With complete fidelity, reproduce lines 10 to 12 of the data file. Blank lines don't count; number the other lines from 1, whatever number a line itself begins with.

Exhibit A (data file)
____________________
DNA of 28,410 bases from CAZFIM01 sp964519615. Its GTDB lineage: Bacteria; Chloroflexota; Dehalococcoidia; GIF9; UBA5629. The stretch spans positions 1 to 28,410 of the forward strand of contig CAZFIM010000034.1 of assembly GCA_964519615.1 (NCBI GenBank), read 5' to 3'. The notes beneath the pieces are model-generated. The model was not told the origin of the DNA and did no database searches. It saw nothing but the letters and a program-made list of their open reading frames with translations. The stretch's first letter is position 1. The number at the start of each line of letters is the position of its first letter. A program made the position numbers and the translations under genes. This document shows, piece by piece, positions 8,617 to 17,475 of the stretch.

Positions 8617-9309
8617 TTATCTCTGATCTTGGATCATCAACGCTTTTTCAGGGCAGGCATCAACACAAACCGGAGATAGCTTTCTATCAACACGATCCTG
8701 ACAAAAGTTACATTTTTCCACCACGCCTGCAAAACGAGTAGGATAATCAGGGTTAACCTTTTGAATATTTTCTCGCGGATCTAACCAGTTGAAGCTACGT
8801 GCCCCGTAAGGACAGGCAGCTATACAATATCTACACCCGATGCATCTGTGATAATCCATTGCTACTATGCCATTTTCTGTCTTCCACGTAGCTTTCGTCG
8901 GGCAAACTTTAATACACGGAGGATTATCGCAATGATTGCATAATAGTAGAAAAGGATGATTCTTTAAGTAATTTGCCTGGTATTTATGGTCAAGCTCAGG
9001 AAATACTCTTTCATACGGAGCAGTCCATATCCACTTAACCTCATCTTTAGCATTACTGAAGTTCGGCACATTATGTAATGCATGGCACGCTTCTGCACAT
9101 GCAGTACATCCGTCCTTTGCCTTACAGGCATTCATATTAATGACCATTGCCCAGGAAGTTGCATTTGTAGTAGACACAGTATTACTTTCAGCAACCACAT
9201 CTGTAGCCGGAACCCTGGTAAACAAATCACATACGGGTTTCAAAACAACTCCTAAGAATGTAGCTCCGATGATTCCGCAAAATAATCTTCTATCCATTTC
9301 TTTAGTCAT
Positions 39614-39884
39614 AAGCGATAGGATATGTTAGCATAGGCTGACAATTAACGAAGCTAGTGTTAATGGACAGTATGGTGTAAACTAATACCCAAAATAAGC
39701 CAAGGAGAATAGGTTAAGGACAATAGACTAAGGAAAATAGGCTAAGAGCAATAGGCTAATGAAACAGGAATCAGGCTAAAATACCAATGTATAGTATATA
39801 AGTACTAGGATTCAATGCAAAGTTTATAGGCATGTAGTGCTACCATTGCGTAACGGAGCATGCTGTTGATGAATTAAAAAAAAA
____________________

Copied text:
9301 TTTAGTCAT
Positions 39614-39884
39614 AAGCGATAGGATATGTTAGCATAGGCTGACAATTAACGAAGCTAGTGTTAATGGACAGTATGGTGTAAACTAATACCCAAAATAAGC